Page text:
|Photo: Grant Smith |
|No end in sight... |
Camping out on the Mongolian prairies is truly a magical experience. Any worries or anxieties stemming from the realms of everyday living are quickly obliterated under the immensity of the night skies, ablaze with stars as far as the eye can see in every direction. Time seems to lose all meaning in the intense stillness of the sleeping Mongolian steppe.
A large proportion of the Mongolian population still live a traditional nomadic lifestyle as practiced before the days of Genghis Khan. The Nudelchins' livelihood is dependent upon the herds of livestock which graze upon the course and sparsely scattered vegetation of the steppe. Horses, sheep, camels and goats are common herds tended by the Nudelchin. The Nudelchins are big on meat and dairy products. Boiled mutton, usually in the form of Goulash, accompanied by an assortment of dried goat-milk cheese, all washed down with a generous-sized mug of tsai (milk-based tea with salt) appeared to be the staple diet. Vegetable lovers could well experience withdrawals if spending any considerable length of time in rural Mongolia!
The Nudelchins' dwelling is called a 'ger,' a circular tent made of felt with a smoke stack protruding from its center. These white domes are dotted throughout the prairies and easily visible, contrasting starkly from the green hues of the surrounding grasslands. The Nudelchin are a hospitable if not inquisitive lot. It was not uncommon to awaken to the sight of a herdsman's smiling face beaming at me through an opened tent flap. After a few incomprehensible exchanges of dialogue with a few hand gestures thrown in, the 'airag' (fermented mare's milk) was normally consumed to celebrate the occasion.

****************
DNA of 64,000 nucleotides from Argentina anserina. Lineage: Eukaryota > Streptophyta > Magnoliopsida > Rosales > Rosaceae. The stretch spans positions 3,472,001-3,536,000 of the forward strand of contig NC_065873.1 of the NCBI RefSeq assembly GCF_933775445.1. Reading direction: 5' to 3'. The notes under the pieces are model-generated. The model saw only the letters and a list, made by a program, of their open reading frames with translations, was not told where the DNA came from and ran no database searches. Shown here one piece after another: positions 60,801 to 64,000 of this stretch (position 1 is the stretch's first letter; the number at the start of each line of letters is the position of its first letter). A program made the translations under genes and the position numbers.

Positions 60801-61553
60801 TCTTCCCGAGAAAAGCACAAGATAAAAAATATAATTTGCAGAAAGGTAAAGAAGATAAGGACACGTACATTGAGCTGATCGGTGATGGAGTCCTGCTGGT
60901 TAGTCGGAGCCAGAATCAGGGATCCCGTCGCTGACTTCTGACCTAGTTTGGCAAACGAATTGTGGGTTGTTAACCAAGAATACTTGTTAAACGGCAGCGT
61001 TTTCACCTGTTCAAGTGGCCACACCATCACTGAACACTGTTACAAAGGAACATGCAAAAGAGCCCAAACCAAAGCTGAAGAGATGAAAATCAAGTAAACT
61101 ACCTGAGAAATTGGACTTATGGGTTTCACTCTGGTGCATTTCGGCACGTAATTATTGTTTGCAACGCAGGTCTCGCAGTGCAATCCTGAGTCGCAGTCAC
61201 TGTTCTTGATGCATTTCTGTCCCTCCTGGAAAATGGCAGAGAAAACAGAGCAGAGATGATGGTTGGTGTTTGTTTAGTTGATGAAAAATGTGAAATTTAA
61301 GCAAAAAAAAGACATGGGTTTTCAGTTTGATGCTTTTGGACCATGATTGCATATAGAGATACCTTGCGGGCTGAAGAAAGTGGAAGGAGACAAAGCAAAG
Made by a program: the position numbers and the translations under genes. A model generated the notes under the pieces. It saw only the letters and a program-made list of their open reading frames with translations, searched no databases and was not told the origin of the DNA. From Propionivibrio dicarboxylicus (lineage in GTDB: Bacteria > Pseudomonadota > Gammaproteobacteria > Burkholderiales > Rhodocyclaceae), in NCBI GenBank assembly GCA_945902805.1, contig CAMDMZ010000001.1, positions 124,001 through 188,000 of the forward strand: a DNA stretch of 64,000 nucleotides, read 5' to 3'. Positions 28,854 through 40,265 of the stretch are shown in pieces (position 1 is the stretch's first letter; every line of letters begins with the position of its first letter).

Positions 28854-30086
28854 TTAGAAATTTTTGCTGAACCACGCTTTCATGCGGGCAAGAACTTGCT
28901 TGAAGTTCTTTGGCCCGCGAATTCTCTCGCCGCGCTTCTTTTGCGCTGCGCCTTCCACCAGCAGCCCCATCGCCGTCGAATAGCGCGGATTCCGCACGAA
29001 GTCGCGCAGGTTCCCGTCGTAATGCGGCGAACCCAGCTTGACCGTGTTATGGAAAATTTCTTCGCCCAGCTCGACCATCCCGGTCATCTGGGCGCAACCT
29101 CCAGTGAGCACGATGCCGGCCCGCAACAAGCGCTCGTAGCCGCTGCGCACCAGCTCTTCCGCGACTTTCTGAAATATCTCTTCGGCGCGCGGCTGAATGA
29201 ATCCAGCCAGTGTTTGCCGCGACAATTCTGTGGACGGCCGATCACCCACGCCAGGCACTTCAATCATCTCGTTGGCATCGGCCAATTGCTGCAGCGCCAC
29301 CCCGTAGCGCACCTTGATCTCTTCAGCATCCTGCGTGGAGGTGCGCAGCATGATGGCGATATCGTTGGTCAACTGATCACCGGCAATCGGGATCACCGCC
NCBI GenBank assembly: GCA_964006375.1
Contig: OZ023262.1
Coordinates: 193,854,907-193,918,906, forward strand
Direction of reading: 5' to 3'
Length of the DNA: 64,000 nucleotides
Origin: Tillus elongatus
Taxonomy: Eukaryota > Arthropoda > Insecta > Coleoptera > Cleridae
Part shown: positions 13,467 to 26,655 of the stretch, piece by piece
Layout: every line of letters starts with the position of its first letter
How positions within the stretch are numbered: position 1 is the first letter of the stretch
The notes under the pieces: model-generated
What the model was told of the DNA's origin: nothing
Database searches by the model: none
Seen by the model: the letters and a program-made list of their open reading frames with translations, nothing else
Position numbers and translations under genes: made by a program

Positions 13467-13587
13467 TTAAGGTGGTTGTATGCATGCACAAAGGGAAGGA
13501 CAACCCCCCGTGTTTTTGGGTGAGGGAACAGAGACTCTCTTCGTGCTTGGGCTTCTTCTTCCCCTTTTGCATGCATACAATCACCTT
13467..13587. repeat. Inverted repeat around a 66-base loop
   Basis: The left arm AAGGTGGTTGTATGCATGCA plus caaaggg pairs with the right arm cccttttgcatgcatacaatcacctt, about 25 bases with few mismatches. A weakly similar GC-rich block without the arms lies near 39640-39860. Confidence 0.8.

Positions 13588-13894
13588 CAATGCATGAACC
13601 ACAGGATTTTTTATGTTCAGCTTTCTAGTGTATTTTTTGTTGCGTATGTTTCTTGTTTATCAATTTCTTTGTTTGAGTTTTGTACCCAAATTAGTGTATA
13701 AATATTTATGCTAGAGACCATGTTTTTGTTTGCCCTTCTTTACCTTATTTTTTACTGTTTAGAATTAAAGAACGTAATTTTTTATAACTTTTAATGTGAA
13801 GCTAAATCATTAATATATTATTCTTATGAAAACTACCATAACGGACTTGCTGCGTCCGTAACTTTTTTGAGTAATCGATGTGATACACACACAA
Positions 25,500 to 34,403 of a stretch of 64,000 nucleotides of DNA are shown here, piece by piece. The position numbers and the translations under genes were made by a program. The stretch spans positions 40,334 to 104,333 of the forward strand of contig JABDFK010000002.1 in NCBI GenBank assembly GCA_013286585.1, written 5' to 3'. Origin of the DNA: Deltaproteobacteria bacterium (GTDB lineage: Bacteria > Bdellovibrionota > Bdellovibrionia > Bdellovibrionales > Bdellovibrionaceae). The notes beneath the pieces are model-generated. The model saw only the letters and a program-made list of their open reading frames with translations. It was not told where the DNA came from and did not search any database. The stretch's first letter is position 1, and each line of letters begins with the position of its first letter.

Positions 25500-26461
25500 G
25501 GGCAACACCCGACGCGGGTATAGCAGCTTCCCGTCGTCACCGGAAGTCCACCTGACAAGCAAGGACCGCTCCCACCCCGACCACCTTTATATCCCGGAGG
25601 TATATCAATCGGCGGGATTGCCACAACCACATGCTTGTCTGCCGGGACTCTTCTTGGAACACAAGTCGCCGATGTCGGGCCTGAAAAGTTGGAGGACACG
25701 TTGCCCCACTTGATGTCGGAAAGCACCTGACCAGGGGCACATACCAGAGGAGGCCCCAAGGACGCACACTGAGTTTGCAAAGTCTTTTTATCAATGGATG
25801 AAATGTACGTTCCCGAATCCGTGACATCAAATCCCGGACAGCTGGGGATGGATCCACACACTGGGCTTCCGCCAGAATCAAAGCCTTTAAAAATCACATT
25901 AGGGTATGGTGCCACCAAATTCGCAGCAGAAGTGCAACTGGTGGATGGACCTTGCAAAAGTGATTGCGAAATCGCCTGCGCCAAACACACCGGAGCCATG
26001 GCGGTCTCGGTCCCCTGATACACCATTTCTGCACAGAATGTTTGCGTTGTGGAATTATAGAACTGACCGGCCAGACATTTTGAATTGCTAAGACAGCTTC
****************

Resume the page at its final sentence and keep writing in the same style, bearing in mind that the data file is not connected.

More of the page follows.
It wasn't uncommon to see herds of wild horses and camels grazing upon the steppe, which on occasion would come over to inspect the sight of a brightly clad, two-wheeled curiosity grunting his way across the fields. Marmots, eagles, vultures and in the evenings, kangaroo rats, were also commonly seen. Although existing in reasonable numbers, wolves were never encountered en route which was probably fortunate, although a little disappointing for me.
|Photo: Grant Smith |
|Getting a helping hand... |
The most demanding part of the trip was going through the heart of the Gobi Desert. In places the dirt trails all but vanished into deep sand pockets which were unassailable while mounted on a bicycle. The only option was to dismount and push. Under these conditions progress was considerably slower and, with the effects of the intense desert sun, far more exhausting. Fortunately, I met up with a Frenchman pursuing the same route as myself, also on a bicycle, prior to entering the Gobi. Having someone to air your frustrations to certainly made this part of the journey more bearable.
With a noticeable increase in road traffic it was apparent we were approaching Erenhot, the border crossing into China. Fifteen days and approximately 750 km of grueling, sometimes non-existent, dirt trails over steep mountains and desert with its extremes in temperature, had brought us to our destination. We'd done it!
Editor's Note: This story was first published in New Zealand Adventure magazine